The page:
What Is Koselig? How to Incorporate This Norwegian Concept Into Your Life
Just when you were learning how to pronounce "hygge," there's a new Nordic concept for cozy, happy living this winter
You’ve likely heard or read about hygge, the Danish philosophy of living. Pronounced “hue-gah,” hygge is a lovely idea that emphasizes coziness, warmth, slowing down and enjoying small moments with friends and family. It caught on in large part because Denmark and other Nordic countries always top the list of the world’s happiest countries. Now, from Norway, comes another hard-to-pronounce concept for happy living that’s trending: koselig (pronounced “koosh-lee”).
What is koselig?
The Norwegian concept of koselig is a sort of Scandinavian secret for beating seasonal depression and seasonal affective disorder. Koselig centers on accepting and embracing winter for what it is (i.e. cold, dark, etc.) rather than fixating on or being frustrated about what it isn’t (i.e. warm, sunny, etc.). It’s all about creating warmth from within and being rooted in experiencing the present, rather than the warmer months in the future.
“Think roaring fires and chunky blankets. Steaming-hot coffee and good friends to drink it with. Walking your dogs across a vista of snow-covered trees,” suggests the Cleveland Clinic’s wellness site. “Koselig is about the simple pleasure of sharing comfortable surroundings with the people you care about—celebrating what winter is, instead of longing for all the things it isn’t.”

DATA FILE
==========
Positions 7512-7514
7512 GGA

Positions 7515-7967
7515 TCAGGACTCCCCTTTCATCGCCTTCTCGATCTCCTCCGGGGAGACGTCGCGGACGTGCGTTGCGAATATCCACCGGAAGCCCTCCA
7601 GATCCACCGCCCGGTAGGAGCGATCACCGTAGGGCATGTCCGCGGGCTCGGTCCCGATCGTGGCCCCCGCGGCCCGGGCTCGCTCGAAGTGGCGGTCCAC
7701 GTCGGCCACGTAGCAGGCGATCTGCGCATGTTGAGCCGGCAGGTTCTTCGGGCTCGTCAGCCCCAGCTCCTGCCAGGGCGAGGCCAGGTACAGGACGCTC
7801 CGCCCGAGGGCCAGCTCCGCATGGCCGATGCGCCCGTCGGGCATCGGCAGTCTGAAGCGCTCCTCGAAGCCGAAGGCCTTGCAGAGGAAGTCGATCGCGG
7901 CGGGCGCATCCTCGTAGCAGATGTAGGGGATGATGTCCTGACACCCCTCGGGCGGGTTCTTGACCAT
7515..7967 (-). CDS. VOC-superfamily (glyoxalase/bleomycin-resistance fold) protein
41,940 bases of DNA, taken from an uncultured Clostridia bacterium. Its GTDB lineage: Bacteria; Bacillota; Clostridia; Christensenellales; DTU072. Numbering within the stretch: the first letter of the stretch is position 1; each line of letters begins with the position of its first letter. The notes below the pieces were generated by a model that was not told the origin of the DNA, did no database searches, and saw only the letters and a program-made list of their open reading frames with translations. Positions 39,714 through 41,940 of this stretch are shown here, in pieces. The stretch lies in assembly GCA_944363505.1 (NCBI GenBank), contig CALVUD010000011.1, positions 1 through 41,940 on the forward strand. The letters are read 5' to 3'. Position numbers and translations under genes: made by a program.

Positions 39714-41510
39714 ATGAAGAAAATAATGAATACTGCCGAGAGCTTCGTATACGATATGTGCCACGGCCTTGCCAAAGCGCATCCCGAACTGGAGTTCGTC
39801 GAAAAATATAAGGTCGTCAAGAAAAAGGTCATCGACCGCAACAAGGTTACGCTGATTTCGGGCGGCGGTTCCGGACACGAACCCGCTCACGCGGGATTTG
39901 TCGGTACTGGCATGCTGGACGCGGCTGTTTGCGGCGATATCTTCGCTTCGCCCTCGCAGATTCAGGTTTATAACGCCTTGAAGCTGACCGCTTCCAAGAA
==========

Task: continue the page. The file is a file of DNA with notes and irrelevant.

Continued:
What’s the difference between koselig and hygge?
Hygge is more of a cozy, indoor concept: think candles, fireplaces, blankets and slippers. Koselig is more about inner warmth, embracing the cold and gathering outside with warmly dressed people. It’s about putting on layers, a jacket, scarf and hat, and stepping outside to celebrate nature in winter. It’s about getting out and about, rather than staying wrapped under a blanket in bed.
How do I bring koselig into my life this winter?
Make peace with the weather
In Scandinavian countries, complaining about the weather doesn’t happen as much, a small cultural difference that can make a big impact on one’s mindset.
Avoid comparing yourself with others
Especially avoid comparing those posting sunny tropical vacation photos on social media. According to Cleveland Clinic clinical psychology Dawn Potter, wintertime blues often have less to do with the climate and more to do with comparison.
Get outside and keep moving
It can be hard to find motivation on cold days but prioritize getting outside and enjoying nature. “Plan ahead and figure out other ways to get physical activity and sunshine in your life,” says Potter. Also, the warmer you dress, the more you will enjoy being outdoors in winter. Don’t be too cool for a knit cap or gloves!